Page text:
Understanding Your Online Mortgage Application Form

by Anita Vasquez

I’ve been through the mortgage approval process several times now, and each time my mind is boggled at the amount and complexity of the paperwork one has to fill out before the bank will turn over the funds so the seller will turn over the keys. In particular I think there are a few aspects of the typical online mortgage loan application that all but guarantee you won’t be qualified for the loan, so I wanted to take some time to make them a little more clear to you. In now particular order, here are some of the terms on your application that may make it a poor use of your time to fill out the form at all:

On page 3 of the application you have the following questions:

a. Are there any outstanding judgments against you?

Judgments, of course, mean that you’ve been party to some kind of litigation and lost. Or, that you’ve been found liable in some kind of accident (or some kind of non-accident if you know what I mean) where the courts have ordered you to pay a certain amount of money as a penalty for something you did. Having judgments on its own might not knock you out of the running for a home loan, but it’s definitely not going to make the process easier.

b. Have you been declared bankrupt within the last 7 years?

I suppose if this one applies to you then you already know that you’re going to have an uphill battle when applying for a loan. Again, if you’ve had a bankruptcy within the last seven years it’s not necessarily impossible to get approved, but it’s certainly a big black smudge on your mortgage loan application. Most people who’ve filed bankruptcy will already have researched their options when it comes to getting a new home loan or refinance after a bankruptcy.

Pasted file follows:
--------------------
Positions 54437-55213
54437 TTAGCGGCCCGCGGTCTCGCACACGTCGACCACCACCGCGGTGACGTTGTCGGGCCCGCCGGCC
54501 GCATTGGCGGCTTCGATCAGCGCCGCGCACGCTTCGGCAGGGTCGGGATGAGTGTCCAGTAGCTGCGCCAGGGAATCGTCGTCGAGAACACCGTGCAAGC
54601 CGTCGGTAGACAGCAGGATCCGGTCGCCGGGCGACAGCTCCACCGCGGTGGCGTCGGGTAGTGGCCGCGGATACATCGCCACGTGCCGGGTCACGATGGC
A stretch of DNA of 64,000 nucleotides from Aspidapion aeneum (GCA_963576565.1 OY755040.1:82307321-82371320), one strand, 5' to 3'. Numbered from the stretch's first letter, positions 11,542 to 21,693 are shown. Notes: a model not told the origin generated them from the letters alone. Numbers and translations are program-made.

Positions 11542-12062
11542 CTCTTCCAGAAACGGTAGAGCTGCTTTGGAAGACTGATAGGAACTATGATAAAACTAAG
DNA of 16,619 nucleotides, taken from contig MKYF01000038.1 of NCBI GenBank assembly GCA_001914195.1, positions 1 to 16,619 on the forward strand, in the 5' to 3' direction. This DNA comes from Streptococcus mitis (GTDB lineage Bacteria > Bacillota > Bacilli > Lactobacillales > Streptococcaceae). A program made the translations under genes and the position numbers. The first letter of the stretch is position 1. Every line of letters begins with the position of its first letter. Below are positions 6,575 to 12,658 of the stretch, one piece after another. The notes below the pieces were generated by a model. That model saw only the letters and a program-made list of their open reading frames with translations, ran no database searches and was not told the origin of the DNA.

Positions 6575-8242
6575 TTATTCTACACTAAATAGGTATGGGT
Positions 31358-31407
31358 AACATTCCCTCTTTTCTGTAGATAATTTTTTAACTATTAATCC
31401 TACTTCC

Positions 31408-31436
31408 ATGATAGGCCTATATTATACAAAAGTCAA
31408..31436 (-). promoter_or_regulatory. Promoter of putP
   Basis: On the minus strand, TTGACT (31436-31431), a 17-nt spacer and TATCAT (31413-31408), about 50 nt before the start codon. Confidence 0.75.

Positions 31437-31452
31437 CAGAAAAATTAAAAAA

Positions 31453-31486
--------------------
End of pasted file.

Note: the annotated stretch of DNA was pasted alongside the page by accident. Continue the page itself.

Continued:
c. Have you had property foreclosed upon or given title or deed in lieu thereof in the last 7 years?

Boy, that’s being blunt isn’t it? What they’re asking here is “have you been a good boy or girl with your previous home loans?” And notice that they don’t just ask if you’ve had a foreclosure. They also want to know if you’ve given title or deed in lieu of foreclosure, which is to say they want to know if you all but got foreclosed on and managed to dodge it at the last second. If you have to answer yes to this question, qualifying for a decent loan is going to be tough.

d. Are you a party to a lawsuit?

Why do they care? Well, it’s a funny about lawsuits…when one person wins and the other loses, money is going to change hands. And if the loser doesn’t have the money, they’re looking at liquidating assets and/or filing for bankruptcy. So, with this part of the online mortgage application they’re trying to say “Okay, under your current circumstances you qualify for this loan. But if you’re being sued and you lose – which means you have to file bankruptcy within the next few months – we want no part of you.” So if you’re in the middle of a lawsuit the typical mortgage underwriter is going to turn tail and run from you. Sorry.

So those are some of the ‘red flag’ questions you’ll have to answer as part of your mortgage application online process. If you have to answer yes to any of them, work with your loan officer to see how you might be able to still get your loan.

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